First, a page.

W3C home > Mailing lists > Public > www-style@w3.org > April 2008

Re: WebFonts ready for use

From: Erik Dahlström <ed@opera.com>
Date: Wed, 30 Apr 2008 13:02:47 +0200
To: "Maciej Stachowiak" <mjs@apple.com>
Cc: "Brad Kemper" <brkemper@comcast.net>, "Paul Nelson" <paulnel@winse.microsoft.com> (ATC), Håkon Wium Lie <howcome@opera.com>, "www-style@w3.org" <www-style@w3.org>
Message-ID: <op.uae7mx0ugqiacl@gnorps.palace.opera.no>

On Wed, 30 Apr 2008 12:29:25 +0200, Maciej Stachowiak <mjs@apple.com>  
wrote:

> On Apr 30, 2008, at 1:15 AM, Erik Dahlström wrote:
>
>> On Tue, 29 Apr 2008 04:17:45 +0200, Maciej Stachowiak <mjs@apple.com>  
>> wrote:
>>
>>> On Apr 22, 2008, at 8:13 PM, Brad Kemper wrote:
>>>
>>>>
>>>> On Apr 22, 2008, at 2:50 PM, Paul Nelson (ATC) wrote:

...

>>> What is not OK (in my opinion) is exposing the font to Web pages that  
>>> don't have an @font-face rule for it in their stylesheet,
>>
>> Once a webfont has been installed for use in a UA I don't see why it  
>> would have to be limited to the webpage that included the @font-face.  
>> I'm for example thinking of the case where all the systemfonts didn't  
>> contain glyphs for some particular range, while a webfont happened to  
>> do so. I think in such a situation it would be better to show some text  
>> using the webfont rather than to show missing glyphs (usually hollow  
>> rects) or even no text at all.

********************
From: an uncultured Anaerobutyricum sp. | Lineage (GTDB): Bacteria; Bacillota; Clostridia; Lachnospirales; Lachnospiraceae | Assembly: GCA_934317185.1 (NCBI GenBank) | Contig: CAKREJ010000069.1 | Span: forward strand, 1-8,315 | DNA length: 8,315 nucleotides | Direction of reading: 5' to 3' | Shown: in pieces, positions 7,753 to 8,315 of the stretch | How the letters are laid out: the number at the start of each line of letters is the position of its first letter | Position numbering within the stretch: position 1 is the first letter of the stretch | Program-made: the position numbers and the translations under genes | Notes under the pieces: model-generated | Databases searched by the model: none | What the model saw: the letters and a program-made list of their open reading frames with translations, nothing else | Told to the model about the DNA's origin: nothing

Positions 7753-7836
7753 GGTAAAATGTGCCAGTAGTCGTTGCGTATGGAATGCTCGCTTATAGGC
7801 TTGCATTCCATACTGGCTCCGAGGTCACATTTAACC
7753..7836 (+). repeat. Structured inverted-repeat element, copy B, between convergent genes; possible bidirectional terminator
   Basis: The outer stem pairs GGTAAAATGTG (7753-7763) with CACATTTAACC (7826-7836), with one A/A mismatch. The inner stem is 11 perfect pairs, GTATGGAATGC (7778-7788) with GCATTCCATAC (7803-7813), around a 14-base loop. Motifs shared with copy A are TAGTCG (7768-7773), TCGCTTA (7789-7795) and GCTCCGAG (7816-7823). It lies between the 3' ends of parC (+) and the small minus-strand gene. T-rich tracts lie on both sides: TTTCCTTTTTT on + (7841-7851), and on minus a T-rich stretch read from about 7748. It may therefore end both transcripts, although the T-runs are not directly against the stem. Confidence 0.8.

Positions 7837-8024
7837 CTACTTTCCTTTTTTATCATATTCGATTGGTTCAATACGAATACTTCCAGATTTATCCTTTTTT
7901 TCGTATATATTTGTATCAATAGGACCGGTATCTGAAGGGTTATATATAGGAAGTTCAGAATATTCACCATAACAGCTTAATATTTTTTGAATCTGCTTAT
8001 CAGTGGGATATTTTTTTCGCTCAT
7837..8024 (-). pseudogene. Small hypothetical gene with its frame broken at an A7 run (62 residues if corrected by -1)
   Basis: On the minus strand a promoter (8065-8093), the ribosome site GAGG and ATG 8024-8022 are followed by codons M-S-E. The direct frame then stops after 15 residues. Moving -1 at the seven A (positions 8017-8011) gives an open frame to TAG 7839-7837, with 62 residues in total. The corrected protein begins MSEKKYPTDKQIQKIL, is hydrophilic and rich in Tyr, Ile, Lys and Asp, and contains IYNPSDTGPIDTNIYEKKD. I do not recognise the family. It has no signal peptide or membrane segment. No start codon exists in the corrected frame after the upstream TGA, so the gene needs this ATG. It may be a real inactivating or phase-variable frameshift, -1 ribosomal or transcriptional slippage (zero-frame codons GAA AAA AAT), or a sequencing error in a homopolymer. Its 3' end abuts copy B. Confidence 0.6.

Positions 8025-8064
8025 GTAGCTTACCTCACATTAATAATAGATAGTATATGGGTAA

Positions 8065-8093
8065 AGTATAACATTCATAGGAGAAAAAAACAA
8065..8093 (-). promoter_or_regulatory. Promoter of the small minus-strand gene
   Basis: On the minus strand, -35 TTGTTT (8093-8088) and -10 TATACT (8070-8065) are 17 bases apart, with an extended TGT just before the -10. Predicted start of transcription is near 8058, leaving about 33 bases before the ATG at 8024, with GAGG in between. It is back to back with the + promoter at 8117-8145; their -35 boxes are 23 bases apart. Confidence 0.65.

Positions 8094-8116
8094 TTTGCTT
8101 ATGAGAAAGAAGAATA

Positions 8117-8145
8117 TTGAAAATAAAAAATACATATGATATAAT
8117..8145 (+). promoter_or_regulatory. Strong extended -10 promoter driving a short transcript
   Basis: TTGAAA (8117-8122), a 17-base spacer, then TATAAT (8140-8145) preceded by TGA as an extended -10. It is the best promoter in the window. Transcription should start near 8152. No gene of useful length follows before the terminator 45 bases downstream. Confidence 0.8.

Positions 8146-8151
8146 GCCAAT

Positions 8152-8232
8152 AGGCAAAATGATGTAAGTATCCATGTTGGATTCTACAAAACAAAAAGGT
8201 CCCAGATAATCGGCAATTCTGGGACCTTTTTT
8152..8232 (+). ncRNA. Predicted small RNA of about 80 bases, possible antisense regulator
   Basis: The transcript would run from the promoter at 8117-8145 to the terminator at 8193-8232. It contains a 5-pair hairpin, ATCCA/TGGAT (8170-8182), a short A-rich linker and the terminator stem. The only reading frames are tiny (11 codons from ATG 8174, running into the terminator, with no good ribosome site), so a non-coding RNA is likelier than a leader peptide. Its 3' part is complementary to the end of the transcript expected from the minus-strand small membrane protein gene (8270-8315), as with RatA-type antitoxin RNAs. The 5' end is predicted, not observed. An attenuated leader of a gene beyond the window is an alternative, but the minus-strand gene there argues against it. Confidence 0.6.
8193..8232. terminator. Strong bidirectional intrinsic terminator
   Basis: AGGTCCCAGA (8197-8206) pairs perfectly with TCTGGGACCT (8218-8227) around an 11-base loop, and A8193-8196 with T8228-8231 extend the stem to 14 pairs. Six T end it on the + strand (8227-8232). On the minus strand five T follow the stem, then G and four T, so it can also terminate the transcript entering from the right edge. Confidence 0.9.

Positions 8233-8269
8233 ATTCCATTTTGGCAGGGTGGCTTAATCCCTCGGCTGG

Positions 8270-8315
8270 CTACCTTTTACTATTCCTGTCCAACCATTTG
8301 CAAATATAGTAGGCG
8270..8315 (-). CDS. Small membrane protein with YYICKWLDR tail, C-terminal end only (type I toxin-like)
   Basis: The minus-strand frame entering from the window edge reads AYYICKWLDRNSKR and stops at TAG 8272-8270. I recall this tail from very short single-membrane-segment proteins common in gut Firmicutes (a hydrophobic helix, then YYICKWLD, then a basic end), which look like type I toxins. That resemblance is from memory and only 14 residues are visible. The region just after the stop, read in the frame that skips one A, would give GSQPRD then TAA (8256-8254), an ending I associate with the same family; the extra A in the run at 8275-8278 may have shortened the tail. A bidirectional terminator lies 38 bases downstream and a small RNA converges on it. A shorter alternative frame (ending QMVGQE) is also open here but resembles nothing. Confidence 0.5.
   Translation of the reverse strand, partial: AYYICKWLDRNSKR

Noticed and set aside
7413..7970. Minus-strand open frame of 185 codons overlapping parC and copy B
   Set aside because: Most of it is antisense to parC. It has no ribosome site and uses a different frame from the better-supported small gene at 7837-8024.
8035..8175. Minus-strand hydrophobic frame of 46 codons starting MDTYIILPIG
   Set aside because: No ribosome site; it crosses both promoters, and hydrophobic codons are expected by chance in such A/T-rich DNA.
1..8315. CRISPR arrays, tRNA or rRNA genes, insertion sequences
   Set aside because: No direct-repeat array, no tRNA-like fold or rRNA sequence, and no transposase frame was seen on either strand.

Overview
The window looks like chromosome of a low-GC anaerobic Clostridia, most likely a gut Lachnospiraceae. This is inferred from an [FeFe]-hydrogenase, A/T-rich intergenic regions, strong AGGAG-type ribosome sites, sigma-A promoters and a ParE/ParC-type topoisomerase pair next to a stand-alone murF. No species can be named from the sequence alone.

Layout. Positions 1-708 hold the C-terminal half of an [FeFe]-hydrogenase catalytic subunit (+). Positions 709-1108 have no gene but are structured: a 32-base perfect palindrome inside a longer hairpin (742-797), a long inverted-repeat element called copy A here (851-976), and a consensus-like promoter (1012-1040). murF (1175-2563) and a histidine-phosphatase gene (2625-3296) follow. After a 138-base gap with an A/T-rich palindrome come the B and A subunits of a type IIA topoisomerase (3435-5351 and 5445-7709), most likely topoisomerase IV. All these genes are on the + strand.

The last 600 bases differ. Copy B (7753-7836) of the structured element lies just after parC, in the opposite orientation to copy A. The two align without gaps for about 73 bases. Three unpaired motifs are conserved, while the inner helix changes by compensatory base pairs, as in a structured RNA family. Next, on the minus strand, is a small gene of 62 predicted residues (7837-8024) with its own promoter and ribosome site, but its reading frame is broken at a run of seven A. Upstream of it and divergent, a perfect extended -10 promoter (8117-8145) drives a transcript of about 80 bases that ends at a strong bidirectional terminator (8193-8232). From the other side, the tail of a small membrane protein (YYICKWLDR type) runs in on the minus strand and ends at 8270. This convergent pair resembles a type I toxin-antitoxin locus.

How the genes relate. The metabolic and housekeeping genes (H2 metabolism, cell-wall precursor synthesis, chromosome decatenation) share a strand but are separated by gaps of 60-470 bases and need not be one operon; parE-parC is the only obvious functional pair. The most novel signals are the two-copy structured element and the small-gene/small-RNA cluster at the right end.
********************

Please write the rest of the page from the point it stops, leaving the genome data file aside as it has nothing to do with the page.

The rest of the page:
>
> I think this still creates security risk from malicious fonts.

Personally I wouldn't trust any site to not serve malicious fonts. They  
may do so unknowingly, or by intention. I wouldn't feel fully confortable  
if the UA didn't check that the fonts were not malicious before installing  
them. No matter where they were meant to be used.

> Also, it would make it difficult for authors to serve a font only  
> licensed for embedding in documents they produce, since the UA may use  
> it for other documents without any deliberate action on the part of  
> either the site or the user.
>
>>> or installing it on the system where random documents and applications  
>>> can see it. That would be a security risk and would not even  
>>> conceptually be embedding.
>>
>> I agree it shouldn't be installed on the system so that other  
>> applications can see it.
>
> I think unrelated pages that do not request the font are conceptually  
> the same as other applications, for purposes of this analysis.

And what if the page requested the font, for example by providing a list  
of font-families? It might well be that a platform didn't have "Helvetica"  
installed, but another site offered this font? Or do you mean request by  
having an @font-face definition?

Cheers
/Erik

-- 
Erik Dahlstrom, Core Technology Developer, Opera Software
Co-Chair, W3C SVG Working Group
Personal blog: http://my.opera.com/macdev_ed
Received on Wednesday, 30 April 2008 11:01:31 GMT

This archive was generated by hypermail 2.2.0+W3C-0.50 : Monday, 27 April 2009 13:55:05 GMT